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FWIW, I wrote Mary Barra 2+ months ago...I wasn't expecting a personal response from her, but certainly something from someone at GM.

Nada.

It was very polite, and just expressed my disappointment with various aspects of my ownership so far including the recall.

I've written a bunch of letters over the past few decades...can't recall ever being ghosted like this. And, yes, I've had letters from the CEO's office signed by the CEO (or a machine!).

I do still receive my automated weekly email from GM telling me their "working" on my case ASAP!

As I've said before, this most likely will be my first and last GM vehicle.
 

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FWIW, I wrote Mary Barra 2+ months ago...I wasn't expecting a personal response from her, but certainly something from someone at GM.
Nada.
Funny, that's how I got connected with my GM Concierge.
I wrote a polite e-mail to Mary Barra, and within a few days I got a call from a concierge who got me on the radar and kept me up to date on the progress/status.
 

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In answer to the OP: I still like my Bolt.
The last year was an inconvenieince but now that I have my new battery I arguably have a better car than I would have had at 40,000 miles. Sure, I wish I could go 400+ miles on the interstate during winter on a single charge but I knew I wasn't going to be able to do that with this car when I bought it and for the price there isn't another car out there that interests me.
 

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I could get that info for you but I won't. Any sort of a problem you're having with your vehicle is not something that she needs to waste her time on. Work it up the chain if it's that bad.
I guess every car and every driver a little different, but I've had zero problems with my 2021 Bolt EV Premier. Plenty of range, easily charged IN MY GARAGE on 12 amps (standard 110), so my 60 mile commute is fully recharged the next morning. The only thing that's been done is tire rotation after 10,000 miles. I realize I probably have the newest and safest version of the battery, but feel safe charging to 80% at home, or 100% on the road if I need the range. This is the first car I've had ever with essentially no maintenance in the first year. Hey, it isn't a sports car or a true SUV, but I paid $25,500 for a heavily discounted Premier model at just the right time. I've looked at trading it in on a Taycan, and they're basically willing to give me what I paid for it.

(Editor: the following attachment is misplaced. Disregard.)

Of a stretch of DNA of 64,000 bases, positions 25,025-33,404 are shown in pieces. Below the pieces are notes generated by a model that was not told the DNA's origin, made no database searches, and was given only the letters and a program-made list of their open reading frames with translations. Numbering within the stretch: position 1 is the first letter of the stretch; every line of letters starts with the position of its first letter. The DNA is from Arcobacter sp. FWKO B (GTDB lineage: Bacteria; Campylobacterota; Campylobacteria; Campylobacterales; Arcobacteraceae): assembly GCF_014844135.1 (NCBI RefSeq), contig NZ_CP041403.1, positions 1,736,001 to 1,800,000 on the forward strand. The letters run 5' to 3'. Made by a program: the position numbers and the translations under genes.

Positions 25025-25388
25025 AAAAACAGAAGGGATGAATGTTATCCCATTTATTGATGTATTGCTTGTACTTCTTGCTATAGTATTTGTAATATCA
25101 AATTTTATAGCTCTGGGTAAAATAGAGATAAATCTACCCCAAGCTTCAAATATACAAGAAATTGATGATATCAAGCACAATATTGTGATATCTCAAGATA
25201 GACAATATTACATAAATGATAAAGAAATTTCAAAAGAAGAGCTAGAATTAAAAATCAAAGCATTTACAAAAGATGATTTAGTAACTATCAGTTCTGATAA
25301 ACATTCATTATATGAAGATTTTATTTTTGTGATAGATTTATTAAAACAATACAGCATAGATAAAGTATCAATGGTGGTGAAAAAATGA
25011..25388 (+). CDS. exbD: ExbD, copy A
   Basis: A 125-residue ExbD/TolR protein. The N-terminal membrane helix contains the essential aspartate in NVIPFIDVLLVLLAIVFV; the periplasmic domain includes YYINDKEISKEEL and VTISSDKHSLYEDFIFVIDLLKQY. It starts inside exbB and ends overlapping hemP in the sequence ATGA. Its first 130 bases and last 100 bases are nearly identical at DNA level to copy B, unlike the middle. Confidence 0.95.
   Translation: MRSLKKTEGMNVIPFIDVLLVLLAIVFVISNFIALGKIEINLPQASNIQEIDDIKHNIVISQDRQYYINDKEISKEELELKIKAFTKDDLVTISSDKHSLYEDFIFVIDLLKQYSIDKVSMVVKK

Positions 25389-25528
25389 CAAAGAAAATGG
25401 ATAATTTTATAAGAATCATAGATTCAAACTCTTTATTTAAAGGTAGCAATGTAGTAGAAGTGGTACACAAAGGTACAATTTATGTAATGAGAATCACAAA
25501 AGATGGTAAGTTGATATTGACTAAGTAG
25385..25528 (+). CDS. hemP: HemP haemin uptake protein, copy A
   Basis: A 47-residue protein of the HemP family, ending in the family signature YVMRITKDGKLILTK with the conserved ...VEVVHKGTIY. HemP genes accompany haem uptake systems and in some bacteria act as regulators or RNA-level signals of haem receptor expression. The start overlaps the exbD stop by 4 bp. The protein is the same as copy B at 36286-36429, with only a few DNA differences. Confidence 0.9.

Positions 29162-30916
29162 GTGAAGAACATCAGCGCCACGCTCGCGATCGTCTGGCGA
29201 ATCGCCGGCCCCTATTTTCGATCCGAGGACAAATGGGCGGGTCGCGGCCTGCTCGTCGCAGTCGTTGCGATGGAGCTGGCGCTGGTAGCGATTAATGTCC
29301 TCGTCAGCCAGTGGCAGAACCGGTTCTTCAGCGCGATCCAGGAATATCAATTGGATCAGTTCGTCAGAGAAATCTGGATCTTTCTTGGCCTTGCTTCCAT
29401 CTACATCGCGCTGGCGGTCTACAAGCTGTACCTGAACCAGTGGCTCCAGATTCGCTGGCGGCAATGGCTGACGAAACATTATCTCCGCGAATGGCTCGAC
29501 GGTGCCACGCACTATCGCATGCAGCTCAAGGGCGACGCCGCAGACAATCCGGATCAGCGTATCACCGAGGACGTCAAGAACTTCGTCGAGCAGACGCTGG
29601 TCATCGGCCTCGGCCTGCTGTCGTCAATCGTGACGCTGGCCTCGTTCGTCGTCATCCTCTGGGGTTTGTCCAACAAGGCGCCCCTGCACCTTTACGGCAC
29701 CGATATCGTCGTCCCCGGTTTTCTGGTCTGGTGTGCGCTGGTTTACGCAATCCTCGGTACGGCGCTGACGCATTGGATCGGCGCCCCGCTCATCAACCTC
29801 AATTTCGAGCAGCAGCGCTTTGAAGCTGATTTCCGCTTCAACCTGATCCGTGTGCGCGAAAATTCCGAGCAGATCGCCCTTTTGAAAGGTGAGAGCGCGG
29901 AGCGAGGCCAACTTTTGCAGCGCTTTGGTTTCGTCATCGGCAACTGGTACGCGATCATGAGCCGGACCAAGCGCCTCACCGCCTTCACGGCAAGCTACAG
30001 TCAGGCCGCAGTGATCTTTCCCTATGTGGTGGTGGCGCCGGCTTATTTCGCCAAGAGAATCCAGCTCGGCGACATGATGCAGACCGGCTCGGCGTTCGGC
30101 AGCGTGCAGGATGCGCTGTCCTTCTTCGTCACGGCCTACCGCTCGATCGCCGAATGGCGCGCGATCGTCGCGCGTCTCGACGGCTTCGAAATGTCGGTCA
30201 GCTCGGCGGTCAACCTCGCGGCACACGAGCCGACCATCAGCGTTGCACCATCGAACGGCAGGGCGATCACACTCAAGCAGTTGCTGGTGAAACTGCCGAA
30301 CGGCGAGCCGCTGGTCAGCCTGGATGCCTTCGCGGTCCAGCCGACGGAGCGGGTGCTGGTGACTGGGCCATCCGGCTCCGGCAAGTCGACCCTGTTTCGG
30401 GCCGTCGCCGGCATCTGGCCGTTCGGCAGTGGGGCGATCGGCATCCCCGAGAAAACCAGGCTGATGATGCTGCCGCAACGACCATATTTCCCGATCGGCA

So, I feel sorry for the Bolt owners with bad batteries. I really do. I've had no problems.
 

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Does anyone have any contact info for Mary Barra?
She's on Twitter. My wife tweeted her - and her minions repeatedly asked my wife to stop publicly airing her grievances against GM and take it offline. My wife continued to needle Mary. Perhaps coincidentally, I got a good buyback offer (after only 6 months of waiting) soon afterwards which I turned down in favor of the new software and getting back in the queue for the new battery. Two weeks later (before I could get the software) I found out I was eligible for a new battery, which was installed a week later. I am now happy as a clam. The big complaint with GM is that they won't release any information on how many replacements have been made and when owners can expect a replacement battery (or buyback). Based on the number of people on the Facebook group who have reported receiving the new battery (compared to the number of people in the group), it looks like I was in the first 2% of recipients. The latest number looks like 2.5% have got replacements. I'm hoping that these numbers are biased low, but since GM won't say anything, it's the only data I can find.

I will say that I might have been higher in the replacement queue because my 2018 Bolt was built in the same month as one that caught fire. (I haven't compared VIN numbers to see how close I was.) Also, I made the point to various levels of GM that if my Bolt caught fire, it would burn up the whole valley because we have been in severe drought and have daily winds of 50-70 mph. That would mean 1600+ houses between $1-2 M each that GM would be liable for. (The recent fire in Boulder County that burned 1000+ homes proves my point - we could see the fire from my house.) Also, the alarm that GM installed in the 2nd recall software update went off one night and the responding Fire Department told me that I needed to park in a Safeway lot 4.5 miles away. The alarm was a false alarm. I took it to the dealer who spent a day doing diagnostics in consultation with GM without finding out why the alarm went off. So, that might also have moved me up the queue.

I love the Bolt again, but I also ordered a VW ID.4 Pro AWD to replace my wife's 2000 Nissan Xterra. It's not due until July 2022. I like many features of the Bolt better, but the VW is a better car for deep snow, rough, unpaved roads and for long distance travel with its charging curve that is always better than twice that of the Bolt.

If you do sell your Bolt, you should consider the Hyundai Ioniq 5 or the KIA EV6. These are both awesome cars that cost much less than Teslas and are available now. The only reason I didn't get one of the them instead of the ID.4 is that neither can support a roof rack, which I need to carry my paddleboards and tandem bikes.